Instead of the extravagant and brutal beatings that KEN Mode unleashed with Loved and Entrench, Null sees a return to a point of origin. Inherently more experimental, the record bounces through different modes. The noise rock aspirations of Swans lead the way, the off-kilter industrial spirit of Einstürzende Neubauten breathes in new layers of despair while the math-infused explosions evoke pure chaos. There is no respite to be found here, no shelter from the ongoing storm. KEN Mode have once again taken their darkest and most punishing form, traversing through dark experimental lounges and dystopian landscapes. Until the next descent. – Spyros Stasis
They Fear Us
In the case of London’s Ithaca, the old adage of “bursting onto the scene” rang very much true when in 2019 they released the blazing The Language of Injury to widespread acclaim. Even then, their unfiltered onslaught, stabbing riffs, and stomping chugs felt like an expression of who and where in their life vocalist and frontwoman Djamila Azzouz and her bandmates were at that time, not an ultimate definition of the band.
If flickers of optimism and brazen spite appeared as ephemeral surges of dramatic post-rock and shy melodies on The Language, they have now come to form the backbone of They Fear Us, an album overflowing with prudent brightness. Looking with anticipation towards the future, aggression is placated by strains of alt-rock, nu metal, and gorgeously melodic choruses chock-full of emotion. Yet there is no internal tension between the rawer and heartening threads. Instead, the disparate styles flow elegantly into one another, like the mellow acoustic ambiance of “You Should Have Gone Back” that opens up into barrages of distorted energy and post-metal tremolos, only for “Hold, Be Held” to close the album with lush balladry glimmering with gentle piano plinks, 1980s synth swells, and Azzouz’s soaring, pop diva-like delivery. – Antonio Poscic
Blut Aus Nord
Disharmonium: Undreamable Abysses
In many ways, Disharmonium is the mirror image of Hallucinogen, with the common thread running through both records being the psychedelic element. From there on, Blut Aus Nord set their ritualistic foundations, initially in the form of ambient interludes as with “Chants of the Deep Ones” and then further evolving these in the grand presence of “Keziah Mason” and “The Apotheosis of the Unnamable”. From there on it is a circular progression, relentless and unending. “Tales of the Old Dreamer” stands out in this regard, making it feel as if the entire cosmos is devouring itself.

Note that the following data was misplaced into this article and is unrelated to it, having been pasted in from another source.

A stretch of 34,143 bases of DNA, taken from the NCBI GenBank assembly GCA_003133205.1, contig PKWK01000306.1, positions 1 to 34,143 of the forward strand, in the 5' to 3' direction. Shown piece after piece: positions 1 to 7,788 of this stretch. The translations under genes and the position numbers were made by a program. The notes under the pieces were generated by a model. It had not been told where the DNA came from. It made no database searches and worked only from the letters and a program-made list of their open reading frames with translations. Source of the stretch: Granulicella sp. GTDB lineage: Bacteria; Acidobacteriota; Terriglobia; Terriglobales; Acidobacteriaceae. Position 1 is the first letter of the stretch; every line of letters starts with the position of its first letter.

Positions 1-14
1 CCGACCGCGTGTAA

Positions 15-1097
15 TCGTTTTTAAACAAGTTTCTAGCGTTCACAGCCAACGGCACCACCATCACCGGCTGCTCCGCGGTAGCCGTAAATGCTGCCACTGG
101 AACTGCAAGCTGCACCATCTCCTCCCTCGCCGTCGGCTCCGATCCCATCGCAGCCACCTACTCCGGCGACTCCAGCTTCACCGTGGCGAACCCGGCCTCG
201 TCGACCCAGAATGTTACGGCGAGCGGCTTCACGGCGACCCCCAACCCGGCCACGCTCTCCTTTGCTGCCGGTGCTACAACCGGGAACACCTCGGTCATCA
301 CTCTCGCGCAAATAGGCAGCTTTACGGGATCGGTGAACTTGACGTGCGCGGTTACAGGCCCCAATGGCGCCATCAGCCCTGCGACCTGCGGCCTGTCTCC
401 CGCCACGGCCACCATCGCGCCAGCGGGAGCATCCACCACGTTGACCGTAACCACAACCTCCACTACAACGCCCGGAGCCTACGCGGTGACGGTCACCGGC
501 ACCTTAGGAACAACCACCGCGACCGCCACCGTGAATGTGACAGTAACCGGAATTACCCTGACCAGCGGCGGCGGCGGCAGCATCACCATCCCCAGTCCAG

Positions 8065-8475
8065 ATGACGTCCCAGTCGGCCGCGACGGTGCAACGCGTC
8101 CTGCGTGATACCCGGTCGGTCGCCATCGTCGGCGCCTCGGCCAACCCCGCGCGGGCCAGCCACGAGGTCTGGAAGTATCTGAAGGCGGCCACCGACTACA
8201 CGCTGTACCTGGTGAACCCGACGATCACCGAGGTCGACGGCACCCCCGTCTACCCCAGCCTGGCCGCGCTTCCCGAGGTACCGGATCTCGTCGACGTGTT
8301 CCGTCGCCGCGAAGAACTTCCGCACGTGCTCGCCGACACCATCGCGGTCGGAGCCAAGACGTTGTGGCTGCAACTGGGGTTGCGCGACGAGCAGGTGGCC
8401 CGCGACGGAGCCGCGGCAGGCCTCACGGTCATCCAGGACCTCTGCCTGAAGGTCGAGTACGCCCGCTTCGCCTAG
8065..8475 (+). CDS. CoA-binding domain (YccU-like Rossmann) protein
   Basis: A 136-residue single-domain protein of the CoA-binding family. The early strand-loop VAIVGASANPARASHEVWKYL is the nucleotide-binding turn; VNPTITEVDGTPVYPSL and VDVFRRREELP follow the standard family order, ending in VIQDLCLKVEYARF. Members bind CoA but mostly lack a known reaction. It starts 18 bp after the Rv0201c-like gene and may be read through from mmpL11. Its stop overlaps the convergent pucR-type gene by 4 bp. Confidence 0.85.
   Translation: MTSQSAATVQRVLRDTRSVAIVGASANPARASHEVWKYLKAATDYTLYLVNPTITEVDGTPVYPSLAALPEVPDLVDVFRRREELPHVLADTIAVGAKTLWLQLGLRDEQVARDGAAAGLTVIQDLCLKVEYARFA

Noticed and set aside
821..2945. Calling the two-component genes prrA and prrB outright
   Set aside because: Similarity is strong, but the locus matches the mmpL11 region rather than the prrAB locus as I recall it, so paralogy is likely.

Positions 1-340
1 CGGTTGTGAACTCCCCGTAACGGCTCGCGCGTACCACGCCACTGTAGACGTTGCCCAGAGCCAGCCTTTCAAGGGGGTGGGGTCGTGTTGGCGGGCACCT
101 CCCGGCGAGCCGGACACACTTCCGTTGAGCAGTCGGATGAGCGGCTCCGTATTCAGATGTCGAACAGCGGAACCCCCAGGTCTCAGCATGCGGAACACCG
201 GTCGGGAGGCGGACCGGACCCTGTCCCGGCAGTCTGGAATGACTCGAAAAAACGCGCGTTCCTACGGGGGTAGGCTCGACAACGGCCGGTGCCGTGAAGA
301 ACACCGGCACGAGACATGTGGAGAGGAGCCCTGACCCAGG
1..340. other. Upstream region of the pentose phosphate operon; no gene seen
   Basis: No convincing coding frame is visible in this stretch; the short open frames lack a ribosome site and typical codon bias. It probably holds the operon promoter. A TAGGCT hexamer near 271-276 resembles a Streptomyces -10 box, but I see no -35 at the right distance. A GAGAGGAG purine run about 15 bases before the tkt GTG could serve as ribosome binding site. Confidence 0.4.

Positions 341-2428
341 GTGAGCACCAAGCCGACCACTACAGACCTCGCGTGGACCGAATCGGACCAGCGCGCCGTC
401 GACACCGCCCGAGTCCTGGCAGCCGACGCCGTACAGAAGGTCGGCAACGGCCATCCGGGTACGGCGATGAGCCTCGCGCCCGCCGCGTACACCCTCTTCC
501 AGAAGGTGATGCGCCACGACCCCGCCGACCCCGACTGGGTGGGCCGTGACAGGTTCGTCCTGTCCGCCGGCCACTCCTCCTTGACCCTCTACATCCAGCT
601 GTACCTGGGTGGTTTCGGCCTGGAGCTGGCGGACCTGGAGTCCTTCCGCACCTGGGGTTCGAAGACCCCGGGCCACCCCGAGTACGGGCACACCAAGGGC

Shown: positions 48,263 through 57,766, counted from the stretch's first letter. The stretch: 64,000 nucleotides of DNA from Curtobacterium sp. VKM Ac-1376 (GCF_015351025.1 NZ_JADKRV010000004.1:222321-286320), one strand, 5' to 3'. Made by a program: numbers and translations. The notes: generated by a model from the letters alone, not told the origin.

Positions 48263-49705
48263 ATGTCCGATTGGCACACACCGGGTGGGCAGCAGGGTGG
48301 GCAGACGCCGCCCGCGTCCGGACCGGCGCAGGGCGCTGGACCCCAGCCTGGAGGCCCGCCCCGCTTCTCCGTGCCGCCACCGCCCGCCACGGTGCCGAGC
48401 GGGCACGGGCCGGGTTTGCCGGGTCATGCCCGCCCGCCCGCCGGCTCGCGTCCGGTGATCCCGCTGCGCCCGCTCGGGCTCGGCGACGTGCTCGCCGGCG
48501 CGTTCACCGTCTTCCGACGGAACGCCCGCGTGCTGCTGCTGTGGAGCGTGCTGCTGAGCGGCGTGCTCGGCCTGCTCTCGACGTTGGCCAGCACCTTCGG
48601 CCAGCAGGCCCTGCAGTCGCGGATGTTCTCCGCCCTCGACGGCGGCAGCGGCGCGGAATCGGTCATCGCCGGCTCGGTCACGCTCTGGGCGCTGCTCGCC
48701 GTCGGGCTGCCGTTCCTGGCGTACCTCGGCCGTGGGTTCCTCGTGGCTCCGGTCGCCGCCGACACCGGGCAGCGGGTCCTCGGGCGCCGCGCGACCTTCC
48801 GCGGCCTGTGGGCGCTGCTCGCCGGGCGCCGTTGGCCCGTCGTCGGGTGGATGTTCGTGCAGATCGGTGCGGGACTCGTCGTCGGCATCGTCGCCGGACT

But, what is key here is the cacophony. In the same way, that melody defines Hallucinogen, dissonance defines Disharmonium. So here, instead of the dreamy allusions, there is a poison IV straight into your veins. Again “Tales of the Old Dreamer” truly shines, the lead work mirroring the screams of the great old ones. “Into the Woods” combines the eerie black metal essence with the bitter psychedelia, melting the two together on top of an almost krautrock progression. It’s this quality that completes the inverted, distorted mirror image of Hallucinogen for Blut Aus Nord. In the process, they have spawned one of their greatest and darkest moments. – Spyros Stasis
On its surface, Ashenspire’s sophomore LP showcases grandiose folk-infused avant and progressive black metal, complete with swirls of morose strings, poignant clarinet lines, and melodies blossoming between cracks in the concrete black metal pavement. But unlike the autopoietic nature and occult abstract themes of A Forest of Stars and similar groups, a painful, urgent narrative frames this album. Ponder the title Hostile Architecture: structures and buildings weaponized against the downtrodden in an attempt to criminalize the poor. These are not just empty words and blithe notes against capitalism and the fascism hiding with it. It is a resounding artistic proclamation whose ideas pour through each seething note and grunted stanza.
But unlike the raw and direct messages of singer and drummer Alasdair Dunn’s other Red and Anarchist Black Metal band, Tyrannus, Ashenspire’s libretto is philosophical and poetic, reminiscent of old Partisan songs, and his inflection closer to the Fall’s Mark E. Smith rather than any black metal vocalist. Blaring saxophones, nervous string tremolos and twisted, grooving riffs push against his post-punk-like, jangly cycles of words and ignite them with anger against the exploitation of (precarious) workers, then turn their attention towards the oppressor, unleashing a potent affront as if echoing Karl Popper’s thoughts on tolerance: “You can’t reason with malice. The fasces must break.” And as this astonishing album concludes, the battle continues. – Antonio Poscic